Liliesleaf Farm in Rivonia, Johannesburg, described as the “nerve centre of the liberation movement”, is hanging by a thread and facing permanent closure due to a funding crisis exacerbated by the pandemic.
Once a hive of activity frequented by many Jewish struggle stalwarts and their famous brothers in arms during the height of the struggle, the secret safehouse turned internationally renowned place of memory, now stands forlorn and overgrown.
It was at Liliesleaf that a group of dedicated activists including Nelson Mandela were arrested during a police raid in 1963 for planning to overthrow the apartheid government. The raid led to the Rivonia Treason Trial.
Among the freedom fighters was Nicholas’ father, Harold Wolpe, Arthur Goldreich, Denis Goldberg, Lionel Bernstein, and James Kantor.
“The Jewish population made up a miniscule percentage of the population and here, these activists comprised 40% of those arrested,” Wolpe told the SA Jewish Report this week.
The once popular tourist attraction hasn’t been open since last March, and like many struggle heritage sites in the country, risks closure.
“Many of our historical sites of memory, including Robben Island, have deteriorated and are a shadow of their former selves,” said Wolpe.
Like Liliesleaf, they are “either on life support or are being forced to close their doors. Some even consider auction in the hope of securing a benefactor who will ensure their survival”, he said.
Many historical sites are dilapidated and falling apart. Wolpe emphasises the repercussions should these crucial places of memory be threatened with closure.
This week, on Freedom Day, 27 April, Liliesleaf launched a crowdfunding campaign in a last-ditch attempt to keep this vital place of history afloat.
“It’s crucial that we keep the memory of the struggle against apartheid alive,” he said.
Wolpe was a baby when police raided Liliesleaf Farm on 11 July 1963, arresting the high command of Umkhonto we Sizwe. His father, Harold, was one of them.
It led to the famous Rivonia Trial at which eight accused, including Nelson Mandela, Walter Sisulu, Govan Mbeki, Ahmed Kathrada, Denis Goldberg, Elias Motsoaledi, Andrew Mlangeni, and Raymond Mhlaba, were sentenced to life imprisonment.
Wolpe’s parents, Harold and AnnMarie, fled into exile shortly after Harold escaped from the Marshall Square police headquarters in Johannesburg by bribing a young warder, just before the start of the Rivonia Trial. Nicholas returned to South Africa as a young man on a mission to bring those defining moments in the history of South Africa to life. He went back to Liliesleaf Farm, and created an independent site of memory.
In spite of many funding challenges, he has shown steadfast commitment and dedication to ensuring that “a unique and seminal epoch in our struggle for freedom isn’t lost and forgotten, but remembered and honoured”.
It hasn’t been easy for Wolpe.
“There exists an indifference to preserving the memory of our struggle. Current government policy doesn’t recognise independent heritage sites so they are denied access to much-needed government funding,” he said.
Places like Liliesleaf rely on donations, tourism, entrance fees, and school visits, all hard hit during the COVID-19 pandemic.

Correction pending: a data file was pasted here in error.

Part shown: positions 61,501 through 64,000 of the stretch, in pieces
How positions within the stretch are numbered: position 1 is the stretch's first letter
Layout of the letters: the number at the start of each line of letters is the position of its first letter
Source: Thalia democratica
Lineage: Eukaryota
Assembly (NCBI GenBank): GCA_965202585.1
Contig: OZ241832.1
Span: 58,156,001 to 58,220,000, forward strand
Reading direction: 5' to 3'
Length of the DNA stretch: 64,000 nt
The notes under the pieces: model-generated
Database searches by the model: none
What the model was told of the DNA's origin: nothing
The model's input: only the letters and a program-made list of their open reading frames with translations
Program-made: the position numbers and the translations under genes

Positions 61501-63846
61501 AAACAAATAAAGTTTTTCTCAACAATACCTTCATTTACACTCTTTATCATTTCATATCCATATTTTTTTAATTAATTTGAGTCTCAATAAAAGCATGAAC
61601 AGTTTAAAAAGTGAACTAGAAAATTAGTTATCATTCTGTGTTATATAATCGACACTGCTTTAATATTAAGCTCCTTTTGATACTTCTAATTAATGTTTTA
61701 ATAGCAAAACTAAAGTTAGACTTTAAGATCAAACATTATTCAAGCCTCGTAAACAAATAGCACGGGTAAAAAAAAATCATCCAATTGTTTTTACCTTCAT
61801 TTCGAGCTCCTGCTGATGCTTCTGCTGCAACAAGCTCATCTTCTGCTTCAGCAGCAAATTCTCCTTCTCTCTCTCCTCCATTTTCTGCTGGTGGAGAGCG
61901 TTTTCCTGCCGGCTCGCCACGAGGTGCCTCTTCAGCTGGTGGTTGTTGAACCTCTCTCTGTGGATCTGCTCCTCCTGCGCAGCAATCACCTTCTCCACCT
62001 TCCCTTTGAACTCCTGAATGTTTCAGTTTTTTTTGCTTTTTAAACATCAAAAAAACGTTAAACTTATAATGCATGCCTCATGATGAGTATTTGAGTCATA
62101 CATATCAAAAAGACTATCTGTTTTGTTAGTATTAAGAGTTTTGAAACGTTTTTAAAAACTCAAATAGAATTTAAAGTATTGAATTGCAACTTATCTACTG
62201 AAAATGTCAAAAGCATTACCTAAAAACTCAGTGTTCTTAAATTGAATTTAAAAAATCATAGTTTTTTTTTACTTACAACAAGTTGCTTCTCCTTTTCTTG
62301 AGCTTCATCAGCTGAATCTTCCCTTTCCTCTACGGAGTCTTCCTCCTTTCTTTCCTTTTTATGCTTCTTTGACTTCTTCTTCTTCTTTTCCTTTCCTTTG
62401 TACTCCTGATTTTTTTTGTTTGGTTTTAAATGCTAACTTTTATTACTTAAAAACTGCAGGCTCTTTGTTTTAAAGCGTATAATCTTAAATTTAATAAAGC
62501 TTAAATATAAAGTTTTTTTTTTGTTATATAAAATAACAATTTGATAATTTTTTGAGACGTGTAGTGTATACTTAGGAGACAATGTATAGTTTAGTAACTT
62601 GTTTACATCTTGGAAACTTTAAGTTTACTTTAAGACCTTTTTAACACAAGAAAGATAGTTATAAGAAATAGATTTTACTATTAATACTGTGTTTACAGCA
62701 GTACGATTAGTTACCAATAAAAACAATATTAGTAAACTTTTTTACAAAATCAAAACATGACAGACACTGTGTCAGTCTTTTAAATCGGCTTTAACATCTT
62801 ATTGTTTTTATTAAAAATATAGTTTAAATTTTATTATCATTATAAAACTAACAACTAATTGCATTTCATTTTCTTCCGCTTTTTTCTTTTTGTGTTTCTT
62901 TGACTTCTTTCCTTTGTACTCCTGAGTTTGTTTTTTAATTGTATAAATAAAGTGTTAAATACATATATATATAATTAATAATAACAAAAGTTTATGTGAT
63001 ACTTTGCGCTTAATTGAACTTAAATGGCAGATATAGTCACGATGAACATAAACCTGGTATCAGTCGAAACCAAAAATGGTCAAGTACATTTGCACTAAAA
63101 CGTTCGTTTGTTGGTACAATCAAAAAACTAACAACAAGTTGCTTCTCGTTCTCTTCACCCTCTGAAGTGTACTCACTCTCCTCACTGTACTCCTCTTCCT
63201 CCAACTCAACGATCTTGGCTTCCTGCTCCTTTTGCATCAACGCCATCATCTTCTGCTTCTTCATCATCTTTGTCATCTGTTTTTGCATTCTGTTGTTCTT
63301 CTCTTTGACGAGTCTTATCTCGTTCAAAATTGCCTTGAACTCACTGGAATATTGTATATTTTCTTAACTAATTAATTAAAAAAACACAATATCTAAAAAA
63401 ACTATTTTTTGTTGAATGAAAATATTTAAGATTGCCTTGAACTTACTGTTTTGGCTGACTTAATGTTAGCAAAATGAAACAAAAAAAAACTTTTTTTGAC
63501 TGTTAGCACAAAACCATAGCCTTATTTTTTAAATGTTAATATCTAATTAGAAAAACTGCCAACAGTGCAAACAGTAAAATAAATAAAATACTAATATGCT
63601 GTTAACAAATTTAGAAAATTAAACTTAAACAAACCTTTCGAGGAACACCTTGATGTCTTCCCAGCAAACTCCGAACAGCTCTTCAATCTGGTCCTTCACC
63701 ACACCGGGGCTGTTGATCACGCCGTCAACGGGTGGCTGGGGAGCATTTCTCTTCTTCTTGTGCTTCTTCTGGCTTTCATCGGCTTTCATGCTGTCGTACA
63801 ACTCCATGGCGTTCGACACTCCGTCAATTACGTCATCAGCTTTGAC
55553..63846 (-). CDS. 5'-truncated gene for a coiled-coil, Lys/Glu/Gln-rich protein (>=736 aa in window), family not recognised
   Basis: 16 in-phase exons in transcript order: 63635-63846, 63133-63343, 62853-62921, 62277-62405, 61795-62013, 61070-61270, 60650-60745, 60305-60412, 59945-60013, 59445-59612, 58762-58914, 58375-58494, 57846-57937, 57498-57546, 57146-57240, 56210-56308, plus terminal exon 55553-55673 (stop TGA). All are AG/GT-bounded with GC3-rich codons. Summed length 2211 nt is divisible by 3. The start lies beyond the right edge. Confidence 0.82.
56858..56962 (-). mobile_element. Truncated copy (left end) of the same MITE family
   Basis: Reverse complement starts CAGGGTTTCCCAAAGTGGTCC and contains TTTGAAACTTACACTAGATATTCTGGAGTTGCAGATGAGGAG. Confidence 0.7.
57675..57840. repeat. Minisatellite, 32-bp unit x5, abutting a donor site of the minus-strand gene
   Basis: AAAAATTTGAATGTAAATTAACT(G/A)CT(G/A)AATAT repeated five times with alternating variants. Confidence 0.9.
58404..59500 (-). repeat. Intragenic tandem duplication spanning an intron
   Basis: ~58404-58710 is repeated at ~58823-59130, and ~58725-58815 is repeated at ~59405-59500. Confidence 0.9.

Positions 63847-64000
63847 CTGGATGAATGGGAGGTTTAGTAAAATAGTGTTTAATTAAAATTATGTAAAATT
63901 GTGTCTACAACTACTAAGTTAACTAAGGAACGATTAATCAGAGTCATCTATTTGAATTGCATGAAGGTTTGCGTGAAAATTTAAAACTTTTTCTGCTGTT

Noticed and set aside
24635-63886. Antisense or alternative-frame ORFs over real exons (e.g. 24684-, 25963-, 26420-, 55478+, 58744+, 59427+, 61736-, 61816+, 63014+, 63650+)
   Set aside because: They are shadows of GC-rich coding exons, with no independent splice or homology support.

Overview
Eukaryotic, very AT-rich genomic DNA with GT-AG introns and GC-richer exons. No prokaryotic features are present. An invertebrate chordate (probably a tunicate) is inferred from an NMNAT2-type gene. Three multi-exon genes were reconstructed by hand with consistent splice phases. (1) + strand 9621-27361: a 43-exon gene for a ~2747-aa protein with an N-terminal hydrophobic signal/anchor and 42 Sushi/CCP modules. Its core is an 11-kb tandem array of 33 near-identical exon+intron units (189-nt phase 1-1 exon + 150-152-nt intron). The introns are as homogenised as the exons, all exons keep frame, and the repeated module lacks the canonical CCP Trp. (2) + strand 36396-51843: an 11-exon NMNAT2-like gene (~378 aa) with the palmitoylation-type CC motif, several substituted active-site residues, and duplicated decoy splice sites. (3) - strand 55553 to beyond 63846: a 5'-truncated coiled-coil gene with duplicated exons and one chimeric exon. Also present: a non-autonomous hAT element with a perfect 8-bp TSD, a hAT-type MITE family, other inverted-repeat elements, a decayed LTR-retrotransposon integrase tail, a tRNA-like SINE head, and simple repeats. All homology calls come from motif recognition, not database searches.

“I fear that our liberation history will fade from our collective consciousness and will hold little meaning, particularly for our youth and future generations,” he said.
“Historical sites like Liliesleaf should be given the attention they deserve and the funding they desperately need. This way, the men and women who sacrificed their own lives so that the South Africans of today could enjoy the fruits of freedom will be honoured.”
He said Liliesleaf recognised the unique, ethical, and principled group of leaders who rose above self-interest and aspirations.
“Service was a fundamental aspect of what they were doing. It’s what drove them as a collective. They didn’t seek affirmation, reward, or publicity. They fought for a free, equal, just society. Together they symbolised the essence of being a servant of the people,” he said.
“South Africa is grappling with corruption, self-interest, and state capture – the very antithesis of the ideals, principles, beliefs, and aspirations of struggle heroes. Places like Liliesleaf stand as a reminder to the youth of the importance of what underpinned our struggle and what can be achieved through a unified commitment defined and underpinned by self-dedication.
“Arts, culture, and heritage is the soul of our nation, and theatres and many places like Liliesleaf are our link to the past, our connection to the present, and our bridge to our future,” Wolpe said.
“Liliesleaf has a crucial and indispensable role to play in highlighting that the Freedom Charter was not merely a statement, but a statement of intent. It was a reality as highlighted by the role individuals across the colour bar played in the fight for freedom, justice, equality, and democracy. This is why we must take a stand before it’s too late.”
The crowdfunding campaign will help to meet basic operating costs such as staff salaries and utilities. It asks people to donate R27 or R60 to commemorate 27 years of democracy, the 27 years Nelson Mandela spent in prison, and the 60th anniversary, this August, since Liliesleaf was purchased. Donations can be made via the Liliesleaf website.
Kramer quits COVID advisory over “community flouting protocols”
One of the community’s top COVID-19 advisors this week lashed out at the community for flouting rules and putting lives at risk. Professor Efraim Kramer said he could no longer contribute to the safety of the community during the pandemic in light of this brazen behaviour.
“In a nutshell, I’m fed up,” Kramer told the SA Jewish Report. He said while the first surge “brought out the best in the community”, the second wave “brought out the worst in us”. His frustration has been mounting for some weeks in light of the number of deaths in the community. Last week, two members of his family passed away from COVID-19.